Monday, 2 February 2015

THE SUMMER of FRUITION – Dianne Hofmeyr


This morning I killed someone. I got up early while the house was quiet and did it and then howled. It was tough. I hadn’t planned it. It came over me suddenly with huge conviction that it was the right thing to do. But it wasn’t easy.

I’ve known the person for two years or more and had never thought of killing her. But I did it. Now I’m bereft. But bad things happen. My story was too calm. Too stitched up at the end. How can one be working in one direction and then do such an about turn that you become a murderer overnight? And how can one feel so utterly sad about someone who is completely made up in your own head? Before writing them into the story, they didn’t exist, except in your deep consciousness. Is it the same deep consciousness that impels you to kill the person as well? I don’t know. All I know is that I hated doing it but the story is stronger.

I’m at my sea house… seems harsh to say this… when I know how cold it still is in the northern hemisphere right now… but I’m wondering if this house has an impact on my writing. In London I live so cramped and envy writers who have huge expanses of wild countryside to tramp while they solve their plots. Here I have nine kilometres of pristine sand and sea with a wild rocky outcrop at the end. As I write in the early mornings the salt air wafts in heavy with the smell of the sun on the wild indigenous coastal ‘fynbos.’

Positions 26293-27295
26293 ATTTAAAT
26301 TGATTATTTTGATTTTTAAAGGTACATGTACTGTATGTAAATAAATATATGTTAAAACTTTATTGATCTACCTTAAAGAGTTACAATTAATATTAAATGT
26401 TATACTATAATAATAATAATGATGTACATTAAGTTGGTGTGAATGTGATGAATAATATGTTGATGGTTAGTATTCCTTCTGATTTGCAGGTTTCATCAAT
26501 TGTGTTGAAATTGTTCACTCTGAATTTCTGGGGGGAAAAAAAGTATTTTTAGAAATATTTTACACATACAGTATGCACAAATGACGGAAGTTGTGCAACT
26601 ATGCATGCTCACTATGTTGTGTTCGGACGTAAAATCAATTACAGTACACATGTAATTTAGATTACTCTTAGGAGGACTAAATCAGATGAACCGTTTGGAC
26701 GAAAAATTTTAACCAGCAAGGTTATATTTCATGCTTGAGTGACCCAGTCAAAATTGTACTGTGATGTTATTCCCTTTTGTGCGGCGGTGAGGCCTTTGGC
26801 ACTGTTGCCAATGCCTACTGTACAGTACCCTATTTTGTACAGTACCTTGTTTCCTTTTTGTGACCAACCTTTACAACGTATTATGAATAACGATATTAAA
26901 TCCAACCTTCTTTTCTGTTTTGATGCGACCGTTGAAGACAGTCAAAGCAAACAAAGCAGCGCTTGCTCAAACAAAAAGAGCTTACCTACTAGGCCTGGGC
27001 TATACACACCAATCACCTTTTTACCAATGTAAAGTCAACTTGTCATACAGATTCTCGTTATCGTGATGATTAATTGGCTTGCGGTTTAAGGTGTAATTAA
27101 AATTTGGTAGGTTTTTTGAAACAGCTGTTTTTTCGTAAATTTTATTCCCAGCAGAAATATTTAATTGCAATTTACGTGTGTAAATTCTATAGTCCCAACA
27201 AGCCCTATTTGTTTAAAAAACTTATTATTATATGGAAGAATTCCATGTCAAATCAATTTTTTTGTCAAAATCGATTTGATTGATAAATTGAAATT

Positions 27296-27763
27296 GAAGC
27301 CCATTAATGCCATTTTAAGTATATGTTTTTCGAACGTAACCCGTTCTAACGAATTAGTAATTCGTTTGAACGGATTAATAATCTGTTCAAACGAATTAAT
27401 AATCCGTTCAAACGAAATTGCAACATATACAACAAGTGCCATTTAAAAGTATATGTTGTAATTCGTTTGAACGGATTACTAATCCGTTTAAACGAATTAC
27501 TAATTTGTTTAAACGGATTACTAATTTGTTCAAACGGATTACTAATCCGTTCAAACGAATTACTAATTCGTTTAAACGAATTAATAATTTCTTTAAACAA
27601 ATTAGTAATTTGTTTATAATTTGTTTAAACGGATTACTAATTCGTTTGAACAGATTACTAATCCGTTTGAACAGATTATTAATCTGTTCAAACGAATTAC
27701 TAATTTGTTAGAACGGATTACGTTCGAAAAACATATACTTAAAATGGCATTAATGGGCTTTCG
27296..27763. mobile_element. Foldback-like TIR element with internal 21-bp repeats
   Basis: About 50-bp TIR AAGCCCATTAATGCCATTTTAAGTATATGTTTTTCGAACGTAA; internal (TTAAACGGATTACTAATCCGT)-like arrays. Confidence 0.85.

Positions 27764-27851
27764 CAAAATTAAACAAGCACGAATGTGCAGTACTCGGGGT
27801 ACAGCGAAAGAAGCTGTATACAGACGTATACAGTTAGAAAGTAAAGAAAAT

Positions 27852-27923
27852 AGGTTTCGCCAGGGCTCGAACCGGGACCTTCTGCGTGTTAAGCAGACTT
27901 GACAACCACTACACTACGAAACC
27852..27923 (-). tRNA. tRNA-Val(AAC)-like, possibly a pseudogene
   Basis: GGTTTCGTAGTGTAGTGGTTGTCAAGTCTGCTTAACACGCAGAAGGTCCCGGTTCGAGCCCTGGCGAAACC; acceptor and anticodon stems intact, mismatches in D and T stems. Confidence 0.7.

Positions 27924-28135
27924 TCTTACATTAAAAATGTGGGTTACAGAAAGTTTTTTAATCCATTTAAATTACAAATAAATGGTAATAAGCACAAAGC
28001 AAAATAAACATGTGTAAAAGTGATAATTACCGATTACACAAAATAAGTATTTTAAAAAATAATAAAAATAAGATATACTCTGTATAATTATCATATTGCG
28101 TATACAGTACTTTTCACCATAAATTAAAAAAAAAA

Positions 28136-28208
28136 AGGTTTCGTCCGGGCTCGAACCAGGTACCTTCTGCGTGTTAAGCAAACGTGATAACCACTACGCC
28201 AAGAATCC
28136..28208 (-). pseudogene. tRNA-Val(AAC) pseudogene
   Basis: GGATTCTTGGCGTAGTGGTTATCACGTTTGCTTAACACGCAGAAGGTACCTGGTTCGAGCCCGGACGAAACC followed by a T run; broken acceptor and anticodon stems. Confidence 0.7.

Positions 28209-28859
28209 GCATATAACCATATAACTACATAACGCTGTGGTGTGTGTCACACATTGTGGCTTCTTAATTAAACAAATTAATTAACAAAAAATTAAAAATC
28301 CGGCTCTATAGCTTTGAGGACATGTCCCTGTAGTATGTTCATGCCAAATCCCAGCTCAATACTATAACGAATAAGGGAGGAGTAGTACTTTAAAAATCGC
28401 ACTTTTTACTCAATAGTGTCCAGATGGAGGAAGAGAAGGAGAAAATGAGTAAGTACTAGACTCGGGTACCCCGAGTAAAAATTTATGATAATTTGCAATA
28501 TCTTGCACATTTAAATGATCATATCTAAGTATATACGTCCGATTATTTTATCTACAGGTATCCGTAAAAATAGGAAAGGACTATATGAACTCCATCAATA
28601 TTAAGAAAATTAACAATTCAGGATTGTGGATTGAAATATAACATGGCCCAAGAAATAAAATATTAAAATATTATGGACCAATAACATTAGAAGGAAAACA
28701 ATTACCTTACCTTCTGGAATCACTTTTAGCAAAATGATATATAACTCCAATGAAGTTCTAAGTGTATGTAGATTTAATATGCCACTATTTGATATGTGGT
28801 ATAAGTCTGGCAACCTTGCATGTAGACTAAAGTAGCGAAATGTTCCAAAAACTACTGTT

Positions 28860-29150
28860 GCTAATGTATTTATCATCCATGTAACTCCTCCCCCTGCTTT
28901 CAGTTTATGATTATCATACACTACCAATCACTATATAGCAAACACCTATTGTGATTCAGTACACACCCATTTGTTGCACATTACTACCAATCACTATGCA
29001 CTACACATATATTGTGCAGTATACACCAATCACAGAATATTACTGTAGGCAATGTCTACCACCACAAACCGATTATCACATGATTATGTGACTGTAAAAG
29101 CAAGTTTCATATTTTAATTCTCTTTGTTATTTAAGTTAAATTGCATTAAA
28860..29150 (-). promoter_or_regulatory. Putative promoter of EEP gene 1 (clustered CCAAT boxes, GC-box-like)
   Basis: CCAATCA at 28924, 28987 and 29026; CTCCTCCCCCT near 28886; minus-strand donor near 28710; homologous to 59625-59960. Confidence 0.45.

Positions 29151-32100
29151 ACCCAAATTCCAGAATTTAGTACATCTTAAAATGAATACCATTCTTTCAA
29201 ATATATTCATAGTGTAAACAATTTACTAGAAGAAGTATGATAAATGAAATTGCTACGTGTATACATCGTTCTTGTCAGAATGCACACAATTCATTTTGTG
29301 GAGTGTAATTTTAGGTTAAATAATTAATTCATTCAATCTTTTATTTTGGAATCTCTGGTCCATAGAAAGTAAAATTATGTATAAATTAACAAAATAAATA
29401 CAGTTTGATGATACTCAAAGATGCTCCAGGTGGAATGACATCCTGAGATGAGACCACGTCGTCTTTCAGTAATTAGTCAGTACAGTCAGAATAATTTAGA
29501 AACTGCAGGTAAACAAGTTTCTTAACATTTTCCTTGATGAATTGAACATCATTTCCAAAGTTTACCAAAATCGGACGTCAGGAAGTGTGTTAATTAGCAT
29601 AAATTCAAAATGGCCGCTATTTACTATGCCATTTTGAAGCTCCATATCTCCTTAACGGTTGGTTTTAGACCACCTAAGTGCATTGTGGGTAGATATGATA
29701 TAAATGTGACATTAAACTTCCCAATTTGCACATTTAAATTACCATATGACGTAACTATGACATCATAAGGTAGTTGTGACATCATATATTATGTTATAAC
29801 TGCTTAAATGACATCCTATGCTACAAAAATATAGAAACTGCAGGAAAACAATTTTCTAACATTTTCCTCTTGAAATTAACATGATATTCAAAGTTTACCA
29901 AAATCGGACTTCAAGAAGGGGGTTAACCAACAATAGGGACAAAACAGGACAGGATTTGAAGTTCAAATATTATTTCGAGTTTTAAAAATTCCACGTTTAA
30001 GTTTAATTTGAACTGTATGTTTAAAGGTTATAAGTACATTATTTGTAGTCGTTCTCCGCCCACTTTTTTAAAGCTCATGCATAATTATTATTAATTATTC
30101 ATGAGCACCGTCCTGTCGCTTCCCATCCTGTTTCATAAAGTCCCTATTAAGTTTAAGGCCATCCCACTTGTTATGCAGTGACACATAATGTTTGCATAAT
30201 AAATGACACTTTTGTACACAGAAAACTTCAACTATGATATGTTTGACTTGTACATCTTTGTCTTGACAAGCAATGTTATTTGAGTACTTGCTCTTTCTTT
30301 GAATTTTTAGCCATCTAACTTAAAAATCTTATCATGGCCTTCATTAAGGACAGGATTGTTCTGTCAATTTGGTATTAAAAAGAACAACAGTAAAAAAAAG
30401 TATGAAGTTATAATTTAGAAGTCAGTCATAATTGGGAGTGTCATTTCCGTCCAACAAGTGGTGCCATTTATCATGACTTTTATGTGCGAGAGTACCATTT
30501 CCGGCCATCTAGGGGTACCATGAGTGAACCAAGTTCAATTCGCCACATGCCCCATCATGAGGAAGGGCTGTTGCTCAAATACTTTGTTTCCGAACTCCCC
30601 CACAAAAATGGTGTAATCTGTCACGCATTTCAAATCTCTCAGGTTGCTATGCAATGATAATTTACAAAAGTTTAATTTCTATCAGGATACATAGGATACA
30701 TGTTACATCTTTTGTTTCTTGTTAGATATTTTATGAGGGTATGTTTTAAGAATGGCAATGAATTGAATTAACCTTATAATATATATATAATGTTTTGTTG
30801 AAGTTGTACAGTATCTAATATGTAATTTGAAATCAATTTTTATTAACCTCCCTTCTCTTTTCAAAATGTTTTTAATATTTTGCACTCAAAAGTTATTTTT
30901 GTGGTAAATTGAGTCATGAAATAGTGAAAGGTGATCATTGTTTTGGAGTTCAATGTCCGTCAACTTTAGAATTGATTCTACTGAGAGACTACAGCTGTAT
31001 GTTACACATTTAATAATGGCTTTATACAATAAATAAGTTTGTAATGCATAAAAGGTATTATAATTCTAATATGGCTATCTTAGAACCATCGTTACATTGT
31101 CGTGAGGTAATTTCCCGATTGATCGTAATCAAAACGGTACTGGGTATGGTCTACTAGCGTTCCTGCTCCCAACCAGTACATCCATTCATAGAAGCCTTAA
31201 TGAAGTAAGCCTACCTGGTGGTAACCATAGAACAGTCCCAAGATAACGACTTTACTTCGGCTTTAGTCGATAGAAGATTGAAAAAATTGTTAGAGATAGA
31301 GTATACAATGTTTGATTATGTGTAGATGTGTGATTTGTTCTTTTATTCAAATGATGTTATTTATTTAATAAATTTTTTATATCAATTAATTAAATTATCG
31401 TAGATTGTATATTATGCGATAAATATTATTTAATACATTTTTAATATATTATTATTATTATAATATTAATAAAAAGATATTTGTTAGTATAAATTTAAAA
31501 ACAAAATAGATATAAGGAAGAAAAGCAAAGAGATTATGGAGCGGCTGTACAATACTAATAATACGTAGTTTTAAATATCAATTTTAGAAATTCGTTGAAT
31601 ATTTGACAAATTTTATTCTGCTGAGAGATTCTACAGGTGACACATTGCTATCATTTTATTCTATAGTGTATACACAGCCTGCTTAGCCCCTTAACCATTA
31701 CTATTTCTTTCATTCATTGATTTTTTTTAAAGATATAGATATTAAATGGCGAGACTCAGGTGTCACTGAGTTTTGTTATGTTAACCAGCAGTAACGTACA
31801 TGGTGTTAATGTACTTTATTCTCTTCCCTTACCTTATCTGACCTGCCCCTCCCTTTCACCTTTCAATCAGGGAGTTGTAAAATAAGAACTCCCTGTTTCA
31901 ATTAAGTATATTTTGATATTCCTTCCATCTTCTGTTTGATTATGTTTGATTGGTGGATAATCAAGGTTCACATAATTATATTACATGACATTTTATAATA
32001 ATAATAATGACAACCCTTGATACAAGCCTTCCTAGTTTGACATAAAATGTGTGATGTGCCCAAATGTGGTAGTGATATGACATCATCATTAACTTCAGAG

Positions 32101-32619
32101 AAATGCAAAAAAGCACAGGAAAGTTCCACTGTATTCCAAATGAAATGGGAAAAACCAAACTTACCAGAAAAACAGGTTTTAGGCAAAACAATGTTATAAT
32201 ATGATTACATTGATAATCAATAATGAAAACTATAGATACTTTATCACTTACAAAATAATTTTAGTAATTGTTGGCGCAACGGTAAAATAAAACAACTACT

Do writers all have special places that unlock more – memory palaces not in the true mnemonic sense (I might be able to write that but can’t say it without stumbling) but places that make writing easier? Less about bricks and mortar and more about a space onto which we can project our dreams, hopes and fears? Like opening a drawer and suddenly the smell of it brings the memories and stories spilling out?

I’ve been writing this novel for more than two years now and I’m still polishing the stones of it that tumble around in my head and still finding the bleached bones buried in the sand. Perhaps now is the time to let it go? If Liz Kessler’s blog was The Spring of Ideas perhaps mine is The Summer of Fruition.

I’ve posted this video below on ABBA before when I originally made it as a response to place. But perhaps a bit of summer sunshine might not be misplaced. It was my first attempt at stitching visuals and music together so the loop in the music pauses in the middle but then picks up again.

Matt Haig tweeted recently: ‘Fiction is just a dream we have that we try to externalise.”

Twitter @dihofmeyr

ZERAFFA GIRAFFA by Dianne Hofmeyr, illustrated by Jane Ray, published by Frances Lincoln made the Top 100 Classics in the past 10 years List in THE SUNDAY TIMES and the Best Picture Book List for 2014 in The Times on Saturday.


Michelle Hussey said...

I am hoping the same best work from you in the future as well. This post is truly amazing, keep posting this kind of article.

Putu Sastra said...
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